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Discussion Starter #1
As usual, the ignorant media get hybrids all wrong!
Slashdot links to a wired article on changes to EPA standards. Bottom line: according to the new rules, Hybrids aren't anywhere near as good as their hype. Oh, and they go on about calculating how many years it takes to pay back the added cost and how that's not worth it. As if anybody bought a hybrid to save money!

Anyway, take a look, post on Slashdot, ignore it, whatever you feel like...
 

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Armin said:
As if anybody bought a hybrid to save money!
We did. We saved money on our fuel, payments, and insurance when we traded in the CL Type S for the Insight.
 

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Bottom line is not what the EPA says you'll get but what you actually get. Many Insighters get better than the old EPA figures, myself included. If the average man on the street doesn't think the Insight can get astounding gas mileage it will make it easier for others in the know to find these cars which are increasing in demand. Hybrids have now exceeded 2% of new car sales. skeptics who never saw the hybrid as anything but a niche market are getting indigestion from eating their hats. :D
 

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Discussion Starter #4
b1shmu63 said:
If the average man on the street doesn't think the Insight can get astounding gas mileage it will make it easier for others in the know to find these cars which are increasing in demand.
True!

It will also make it more likely for the average buyer to skip the hybrid and rather go for the traditional guzzler. I wonder who is behind the rule change....?
 

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The new ratings are based on theoretical modeling, not actual tests.

To be fair, people look at the rotten mileage they get in real world driving conditions, look at their cost to fill up at the pump, then see the mileage rating on a new hybrid. Based on what they see on the EPA sticker they calculate their yearly savings and take out a loan to buy the new hybrid. They still drive like an F1 racer and soon discover they can't make the loan payments with their fuel savings.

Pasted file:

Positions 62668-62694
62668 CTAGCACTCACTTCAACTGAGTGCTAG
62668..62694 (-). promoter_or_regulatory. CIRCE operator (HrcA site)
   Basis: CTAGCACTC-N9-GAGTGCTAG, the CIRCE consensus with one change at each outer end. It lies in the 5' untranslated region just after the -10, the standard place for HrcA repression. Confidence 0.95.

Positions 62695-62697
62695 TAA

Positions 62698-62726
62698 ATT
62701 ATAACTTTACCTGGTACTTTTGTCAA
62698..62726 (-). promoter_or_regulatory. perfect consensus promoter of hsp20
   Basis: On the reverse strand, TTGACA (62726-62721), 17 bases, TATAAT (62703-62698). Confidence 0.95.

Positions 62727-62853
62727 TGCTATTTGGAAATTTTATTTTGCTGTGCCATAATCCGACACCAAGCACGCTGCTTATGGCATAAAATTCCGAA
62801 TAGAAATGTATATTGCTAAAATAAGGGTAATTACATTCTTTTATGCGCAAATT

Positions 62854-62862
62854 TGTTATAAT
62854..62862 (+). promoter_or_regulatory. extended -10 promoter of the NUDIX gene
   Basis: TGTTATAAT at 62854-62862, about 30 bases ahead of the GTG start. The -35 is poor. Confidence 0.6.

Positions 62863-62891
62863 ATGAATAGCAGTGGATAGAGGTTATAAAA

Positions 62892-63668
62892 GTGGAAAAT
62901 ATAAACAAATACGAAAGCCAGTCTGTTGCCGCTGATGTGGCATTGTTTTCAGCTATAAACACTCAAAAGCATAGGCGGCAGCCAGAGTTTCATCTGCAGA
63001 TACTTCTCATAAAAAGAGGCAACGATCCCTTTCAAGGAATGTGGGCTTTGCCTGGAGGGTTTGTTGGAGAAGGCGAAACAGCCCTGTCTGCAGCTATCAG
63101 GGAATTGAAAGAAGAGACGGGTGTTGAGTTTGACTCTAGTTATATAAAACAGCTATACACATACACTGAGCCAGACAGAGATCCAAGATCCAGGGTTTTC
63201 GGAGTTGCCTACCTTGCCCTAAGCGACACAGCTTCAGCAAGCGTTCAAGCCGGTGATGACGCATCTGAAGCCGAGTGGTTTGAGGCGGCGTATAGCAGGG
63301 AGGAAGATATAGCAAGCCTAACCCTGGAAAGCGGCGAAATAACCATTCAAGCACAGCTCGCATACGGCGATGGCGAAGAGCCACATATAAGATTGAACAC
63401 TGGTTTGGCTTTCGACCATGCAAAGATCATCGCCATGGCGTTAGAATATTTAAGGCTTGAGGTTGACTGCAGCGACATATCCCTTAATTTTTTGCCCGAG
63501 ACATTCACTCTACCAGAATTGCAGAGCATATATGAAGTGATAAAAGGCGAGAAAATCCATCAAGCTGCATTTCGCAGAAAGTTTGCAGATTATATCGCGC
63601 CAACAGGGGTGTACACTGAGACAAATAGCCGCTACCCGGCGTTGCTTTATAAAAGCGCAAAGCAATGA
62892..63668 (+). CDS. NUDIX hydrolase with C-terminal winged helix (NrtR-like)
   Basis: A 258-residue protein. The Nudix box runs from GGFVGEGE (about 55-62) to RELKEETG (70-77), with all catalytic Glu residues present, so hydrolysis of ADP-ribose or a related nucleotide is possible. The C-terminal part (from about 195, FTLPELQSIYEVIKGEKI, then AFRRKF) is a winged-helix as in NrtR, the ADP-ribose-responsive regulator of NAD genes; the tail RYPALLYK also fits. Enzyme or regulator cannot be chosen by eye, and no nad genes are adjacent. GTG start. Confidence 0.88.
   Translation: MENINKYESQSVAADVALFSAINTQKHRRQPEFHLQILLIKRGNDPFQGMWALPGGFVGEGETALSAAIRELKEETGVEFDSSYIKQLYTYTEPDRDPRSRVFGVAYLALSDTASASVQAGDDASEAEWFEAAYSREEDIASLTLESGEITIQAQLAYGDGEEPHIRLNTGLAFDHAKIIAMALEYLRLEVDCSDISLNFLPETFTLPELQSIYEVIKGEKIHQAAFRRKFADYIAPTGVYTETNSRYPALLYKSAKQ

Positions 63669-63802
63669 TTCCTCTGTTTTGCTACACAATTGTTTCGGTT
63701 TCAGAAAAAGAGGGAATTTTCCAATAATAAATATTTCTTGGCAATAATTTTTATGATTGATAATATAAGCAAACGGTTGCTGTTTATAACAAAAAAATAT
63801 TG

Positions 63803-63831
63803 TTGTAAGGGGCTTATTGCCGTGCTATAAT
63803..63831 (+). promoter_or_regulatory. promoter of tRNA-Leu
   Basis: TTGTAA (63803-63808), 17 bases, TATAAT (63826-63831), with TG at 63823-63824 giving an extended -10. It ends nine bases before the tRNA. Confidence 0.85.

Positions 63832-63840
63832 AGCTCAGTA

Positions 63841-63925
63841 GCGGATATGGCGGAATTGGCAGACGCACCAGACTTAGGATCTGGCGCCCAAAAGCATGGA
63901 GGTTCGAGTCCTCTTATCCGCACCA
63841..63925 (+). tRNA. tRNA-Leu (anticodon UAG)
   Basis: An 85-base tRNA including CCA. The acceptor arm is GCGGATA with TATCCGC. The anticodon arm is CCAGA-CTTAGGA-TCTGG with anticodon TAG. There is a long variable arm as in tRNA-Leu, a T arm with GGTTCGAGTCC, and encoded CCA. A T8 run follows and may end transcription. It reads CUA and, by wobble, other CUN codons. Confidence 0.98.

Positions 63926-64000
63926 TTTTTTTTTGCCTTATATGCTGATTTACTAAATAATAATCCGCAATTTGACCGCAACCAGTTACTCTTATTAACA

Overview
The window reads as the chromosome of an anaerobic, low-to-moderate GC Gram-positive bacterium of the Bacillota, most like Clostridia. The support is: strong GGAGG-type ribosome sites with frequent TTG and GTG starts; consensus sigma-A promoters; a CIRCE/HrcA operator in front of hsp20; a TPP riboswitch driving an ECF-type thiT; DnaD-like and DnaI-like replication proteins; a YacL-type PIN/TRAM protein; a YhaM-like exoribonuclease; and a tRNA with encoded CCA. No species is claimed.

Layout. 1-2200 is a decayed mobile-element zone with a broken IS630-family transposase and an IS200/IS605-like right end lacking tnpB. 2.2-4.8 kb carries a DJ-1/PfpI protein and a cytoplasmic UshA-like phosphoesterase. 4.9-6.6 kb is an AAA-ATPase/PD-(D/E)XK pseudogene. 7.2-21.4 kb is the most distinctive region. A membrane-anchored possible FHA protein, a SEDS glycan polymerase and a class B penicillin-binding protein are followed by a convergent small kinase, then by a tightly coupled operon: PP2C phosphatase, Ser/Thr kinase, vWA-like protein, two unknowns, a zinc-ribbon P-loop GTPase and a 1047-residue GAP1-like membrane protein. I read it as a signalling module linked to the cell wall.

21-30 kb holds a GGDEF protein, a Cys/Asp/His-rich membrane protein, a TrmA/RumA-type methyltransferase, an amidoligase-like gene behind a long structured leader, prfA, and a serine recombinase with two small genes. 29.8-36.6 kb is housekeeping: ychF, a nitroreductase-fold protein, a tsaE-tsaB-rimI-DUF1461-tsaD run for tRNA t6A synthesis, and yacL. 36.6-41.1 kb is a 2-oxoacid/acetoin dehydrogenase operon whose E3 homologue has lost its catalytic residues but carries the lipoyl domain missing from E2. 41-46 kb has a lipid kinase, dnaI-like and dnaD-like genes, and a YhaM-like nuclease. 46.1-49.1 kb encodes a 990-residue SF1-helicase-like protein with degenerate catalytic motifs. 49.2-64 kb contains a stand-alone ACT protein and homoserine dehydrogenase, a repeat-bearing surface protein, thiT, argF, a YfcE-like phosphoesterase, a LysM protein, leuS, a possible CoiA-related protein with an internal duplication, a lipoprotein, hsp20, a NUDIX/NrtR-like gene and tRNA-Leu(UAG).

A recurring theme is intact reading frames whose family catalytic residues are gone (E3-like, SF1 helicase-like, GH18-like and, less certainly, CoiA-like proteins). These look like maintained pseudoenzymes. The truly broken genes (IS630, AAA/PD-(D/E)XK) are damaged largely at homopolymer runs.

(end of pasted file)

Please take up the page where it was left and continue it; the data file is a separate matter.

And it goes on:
For some people staying with their existing car, changing their vehicle use and driving style, coupled with synthetic oil and a little more air in the tires is the right economic choice. For others who need to change vehicles, and who can honestly weigh all the factors long term, I'm convinced a hybrid IS the right choice.
 

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[quote="b1shmu63"
... They still drive like an F1 racer ...

It's not that they're not doing it here in the Poconos but I saw it close up, with a lot more cars the other Friday when I was down in Willow Grove PA; those "racers" roaring from one red light to the next, from one Stop sign to the next. Makes you wonder, what is wrong with those people? Will they ever learn? Makes you wonder.

Fred / Proud Owner of "The Silver Bullet"
 

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My good friend called me yesterday as I was driving my new to me 2000 insight home. I told him I was averaging 78 mpg at the time.....he couldnt believe it gets twice his 2004 civic hybred that he comutes on the hyway in. He said he ussually gets 38-41 in it.
 

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Funny how they never really clearly state how the new EPA ratings affect ALL vehicles, not just hybrids. Just doing a little quick math on the numbers they give in the table (all I did was calculate the difference in combined mileage using the old and new EPA ratings) is a little more telling. Yes, the Prius and Civic hybrid both lose about 19-20%, but the poster child for gluttony (the H3) loses 13%. Actually, the biggest loser in the table is the non-hybrid Camry, which loses an astounding 25%.

I guess I'll take my 76 mpg and laugh all the way to the bank.

Chris
 
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